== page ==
- Hub Defined – Hub is basically a common connection point for the devices in a network. The hubs connect the segments of a LAN, which consists of different ports, so when the packet arrives at a port, it’s copied to some ports to that every segment of the LAN may see all packets.
- Router Defined – Routers forward data packets along the networks. These are connected to at least 2 networks, commonly 2 WANs or LANs or a LAN and its network of ISP. The routers are located at the gateways, which are the places where 2 or more networks connect. The routers use forwarding tables and headers to determine the best possible path to forward the packets. They use protocols when communicating with one another and configure the right route between any of the 2 hosts.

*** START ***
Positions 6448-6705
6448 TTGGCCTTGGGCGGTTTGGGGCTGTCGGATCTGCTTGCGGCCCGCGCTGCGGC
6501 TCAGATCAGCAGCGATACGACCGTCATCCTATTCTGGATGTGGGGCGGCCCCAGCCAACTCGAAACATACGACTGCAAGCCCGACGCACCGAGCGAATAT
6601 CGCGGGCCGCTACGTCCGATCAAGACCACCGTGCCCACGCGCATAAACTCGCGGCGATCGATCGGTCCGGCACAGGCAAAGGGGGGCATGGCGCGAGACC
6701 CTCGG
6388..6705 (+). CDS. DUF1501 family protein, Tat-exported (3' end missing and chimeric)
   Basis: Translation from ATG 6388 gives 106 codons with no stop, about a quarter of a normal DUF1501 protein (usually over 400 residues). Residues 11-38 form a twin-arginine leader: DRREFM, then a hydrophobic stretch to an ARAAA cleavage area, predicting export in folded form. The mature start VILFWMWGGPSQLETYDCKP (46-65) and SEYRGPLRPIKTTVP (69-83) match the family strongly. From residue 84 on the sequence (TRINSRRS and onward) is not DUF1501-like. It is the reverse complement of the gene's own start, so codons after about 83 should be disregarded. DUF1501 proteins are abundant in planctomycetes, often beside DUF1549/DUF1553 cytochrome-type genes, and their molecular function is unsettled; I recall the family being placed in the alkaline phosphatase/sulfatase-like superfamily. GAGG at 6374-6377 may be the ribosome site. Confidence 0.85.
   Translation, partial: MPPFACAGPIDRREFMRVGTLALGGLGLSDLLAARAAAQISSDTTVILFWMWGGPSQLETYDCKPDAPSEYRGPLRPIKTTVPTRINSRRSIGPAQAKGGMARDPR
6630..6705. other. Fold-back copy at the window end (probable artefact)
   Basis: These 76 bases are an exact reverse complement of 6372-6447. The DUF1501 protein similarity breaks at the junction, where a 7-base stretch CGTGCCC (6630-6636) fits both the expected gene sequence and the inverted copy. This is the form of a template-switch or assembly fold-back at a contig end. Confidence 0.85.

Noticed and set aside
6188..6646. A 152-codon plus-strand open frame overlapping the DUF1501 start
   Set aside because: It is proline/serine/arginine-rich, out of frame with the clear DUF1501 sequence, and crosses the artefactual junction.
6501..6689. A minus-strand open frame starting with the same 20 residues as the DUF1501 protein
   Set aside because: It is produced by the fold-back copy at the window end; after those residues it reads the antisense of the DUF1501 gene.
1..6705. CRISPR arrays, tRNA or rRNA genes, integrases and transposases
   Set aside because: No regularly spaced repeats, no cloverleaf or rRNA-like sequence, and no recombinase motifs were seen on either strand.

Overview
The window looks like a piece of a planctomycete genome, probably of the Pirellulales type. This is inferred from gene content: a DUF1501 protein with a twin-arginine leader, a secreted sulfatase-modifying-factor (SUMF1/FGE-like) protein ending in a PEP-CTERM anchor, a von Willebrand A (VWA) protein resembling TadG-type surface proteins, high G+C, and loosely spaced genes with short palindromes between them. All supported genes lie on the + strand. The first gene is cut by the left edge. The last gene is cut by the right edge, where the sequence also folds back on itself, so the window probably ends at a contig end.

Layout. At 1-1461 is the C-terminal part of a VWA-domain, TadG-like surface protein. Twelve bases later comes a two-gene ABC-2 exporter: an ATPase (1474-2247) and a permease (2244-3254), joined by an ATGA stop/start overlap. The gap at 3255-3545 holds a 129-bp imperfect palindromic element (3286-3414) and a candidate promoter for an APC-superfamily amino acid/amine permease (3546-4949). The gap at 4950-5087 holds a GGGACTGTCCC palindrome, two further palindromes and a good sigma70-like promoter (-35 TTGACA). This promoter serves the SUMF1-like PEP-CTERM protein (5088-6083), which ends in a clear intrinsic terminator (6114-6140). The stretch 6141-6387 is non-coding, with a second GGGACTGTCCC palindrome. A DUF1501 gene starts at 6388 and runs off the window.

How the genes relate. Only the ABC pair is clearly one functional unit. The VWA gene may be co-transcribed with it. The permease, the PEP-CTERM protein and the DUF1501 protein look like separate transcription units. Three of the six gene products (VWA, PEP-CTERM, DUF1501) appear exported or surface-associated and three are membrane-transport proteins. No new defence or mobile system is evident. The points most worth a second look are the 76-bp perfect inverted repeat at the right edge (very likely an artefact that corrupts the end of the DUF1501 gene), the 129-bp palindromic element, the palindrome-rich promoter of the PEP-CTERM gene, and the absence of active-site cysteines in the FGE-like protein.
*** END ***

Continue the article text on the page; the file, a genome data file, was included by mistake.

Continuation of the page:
- Switch Defined – When it comes to a network, the switch is actually the device that forwards and filters packets between the LAN segments. Switches operate at the data link layer and, other times, the network layer of the OSI Reference Model and support packet protocol. The LANs that use switches in joining segments are known as switched LANs or switched Ethernet LANs if it’s Ethernet networks.
Several technicians have the tendency to use the terms hub, switch, and router interchangeably, yet did you know that they have differences? The functions of such devices are different from each other, though there are times when they’re all integrated into a device.